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IEEE Int. Conf. on Advanced Video & Signal-Based Surveillance (AVSS 2005) July 2005, Como Italy.

This research was conducted at the Fordham University Robotics and Computer Vision Lab. For more information about graduate programs in Computer Science, see http://www.cis.fordham.edu/graduate.html, and the Fordham University Graduate School of Arts and Sciences, see http://www.fordham.edu/gsas.

Disciplines

Computer Engineering | Robotics

Abstract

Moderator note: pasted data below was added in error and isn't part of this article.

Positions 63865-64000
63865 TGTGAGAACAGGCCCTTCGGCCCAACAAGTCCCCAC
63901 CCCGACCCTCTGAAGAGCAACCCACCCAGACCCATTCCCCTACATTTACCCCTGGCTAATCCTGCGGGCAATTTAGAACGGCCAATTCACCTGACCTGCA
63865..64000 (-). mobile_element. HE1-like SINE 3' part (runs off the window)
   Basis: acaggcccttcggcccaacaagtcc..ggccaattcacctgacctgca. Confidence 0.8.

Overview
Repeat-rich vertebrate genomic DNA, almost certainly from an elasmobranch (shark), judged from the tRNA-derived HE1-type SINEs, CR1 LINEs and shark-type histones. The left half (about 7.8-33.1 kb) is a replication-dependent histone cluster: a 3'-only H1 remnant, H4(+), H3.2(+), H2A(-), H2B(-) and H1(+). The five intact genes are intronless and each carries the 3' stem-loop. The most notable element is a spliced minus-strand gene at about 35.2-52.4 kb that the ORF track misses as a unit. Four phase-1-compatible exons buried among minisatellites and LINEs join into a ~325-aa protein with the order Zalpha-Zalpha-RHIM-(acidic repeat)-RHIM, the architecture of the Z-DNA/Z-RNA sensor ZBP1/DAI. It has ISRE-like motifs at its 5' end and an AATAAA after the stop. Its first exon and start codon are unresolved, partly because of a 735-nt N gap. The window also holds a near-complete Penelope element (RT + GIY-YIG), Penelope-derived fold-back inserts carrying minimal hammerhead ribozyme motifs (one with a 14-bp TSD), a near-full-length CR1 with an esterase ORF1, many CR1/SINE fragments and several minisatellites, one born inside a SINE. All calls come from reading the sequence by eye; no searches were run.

An attractive approach to improve tracking performance for visual surveillance is to use information from multiple visual sensory cues such as position, color, shape, etc. Previous work in fusion for tracking has tended to focus on fusion by numerically combining the scores assigned by each cue. We argue that for video scenes with many targets in a crowded situation, the splitting and merging of regions associated with targets, and the subsequent dramatic changes in cue values and reliabilities, renders this form of fusion less effective. In this paper we present experimental results showing that use of cue rank information in fusion produces a significantly better tracking result in crowded scenes. We also present a formalization of this fusion problem as a step in understanding why this effect occurs and how to build a tracking system that exploits it.

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